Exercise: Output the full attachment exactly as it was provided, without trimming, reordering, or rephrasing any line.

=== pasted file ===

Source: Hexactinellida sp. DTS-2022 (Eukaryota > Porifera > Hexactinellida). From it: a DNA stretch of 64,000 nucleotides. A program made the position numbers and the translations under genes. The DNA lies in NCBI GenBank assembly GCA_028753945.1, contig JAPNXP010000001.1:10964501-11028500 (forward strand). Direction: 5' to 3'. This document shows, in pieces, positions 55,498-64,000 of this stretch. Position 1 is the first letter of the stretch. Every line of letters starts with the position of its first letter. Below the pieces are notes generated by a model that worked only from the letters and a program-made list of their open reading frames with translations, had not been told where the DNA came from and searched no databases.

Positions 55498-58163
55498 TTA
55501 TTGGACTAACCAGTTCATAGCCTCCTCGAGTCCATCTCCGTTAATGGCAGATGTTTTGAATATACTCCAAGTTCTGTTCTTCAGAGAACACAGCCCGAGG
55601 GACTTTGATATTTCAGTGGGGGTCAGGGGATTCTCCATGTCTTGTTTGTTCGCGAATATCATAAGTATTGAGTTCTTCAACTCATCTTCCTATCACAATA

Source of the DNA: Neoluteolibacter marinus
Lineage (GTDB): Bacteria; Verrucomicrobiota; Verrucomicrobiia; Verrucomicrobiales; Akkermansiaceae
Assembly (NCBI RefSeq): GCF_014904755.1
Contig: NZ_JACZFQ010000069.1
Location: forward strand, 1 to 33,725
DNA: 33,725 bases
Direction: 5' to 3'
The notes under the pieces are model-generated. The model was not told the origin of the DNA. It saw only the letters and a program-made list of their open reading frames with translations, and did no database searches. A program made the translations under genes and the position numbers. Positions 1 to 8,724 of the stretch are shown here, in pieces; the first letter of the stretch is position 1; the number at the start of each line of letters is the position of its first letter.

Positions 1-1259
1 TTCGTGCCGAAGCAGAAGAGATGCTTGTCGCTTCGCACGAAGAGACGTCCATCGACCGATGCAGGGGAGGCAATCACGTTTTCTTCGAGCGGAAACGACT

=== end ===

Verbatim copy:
Source: Hexactinellida sp. DTS-2022 (Eukaryota > Porifera > Hexactinellida). From it: a DNA stretch of 64,000 nucleotides. A program made the position numbers and the translations under genes. The DNA lies in NCBI GenBank assembly GCA_028753945.1, contig JAPNXP010000001.1:10964501-11028500 (forward strand). Direction: 5' to 3'. This document shows, in pieces, positions 55,498-64,000 of this stretch. Position 1 is the first letter of the stretch. Every line of letters starts with the position of its first letter. Below the pieces are notes generated by a model that worked only from the letters and a program-made list of their open reading frames with translations, had not been told where the DNA came from and searched no databases.

Positions 55498-58163
55498 TTA
55501 TTGGACTAACCAGTTCATAGCCTCCTCGAGTCCATCTCCGTTAATGGCAGATGTTTTGAATATACTCCAAGTTCTGTTCTTCAGAGAACACAGCCCGAGG
55601 GACTTTGATATTTCAGTGGGGGTCAGGGGATTCTCCATGTCTTGTTTGTTCGCGAATATCATAAGTATTGAGTTCTTCAACTCATCTTCCTATCACAATA

Source of the DNA: Neoluteolibacter marinus
Lineage (GTDB): Bacteria; Verrucomicrobiota; Verrucomicrobiia; Verrucomicrobiales; Akkermansiaceae
Assembly (NCBI RefSeq): GCF_014904755.1
Contig: NZ_JACZFQ010000069.1
Location: forward strand, 1 to 33,725
DNA: 33,725 bases
Direction: 5' to 3'
The notes under the pieces are model-generated. The model was not told the origin of the DNA. It saw only the letters and a program-made list of their open reading frames with translations, and did no database searches. A program made the translations under genes and the position numbers. Positions 1 to 8,724 of the stretch are shown here, in pieces; the first letter of the stretch is position 1; the number at the start of each line of letters is the position of its first letter.

Positions 1-1259
1 TTCGTGCCGAAGCAGAAGAGATGCTTGTCGCTTCGCACGAAGAGACGTCCATCGACCGATGCAGGGGAGGCAATCACGTTTTCTTCGAGCGGAAACGACT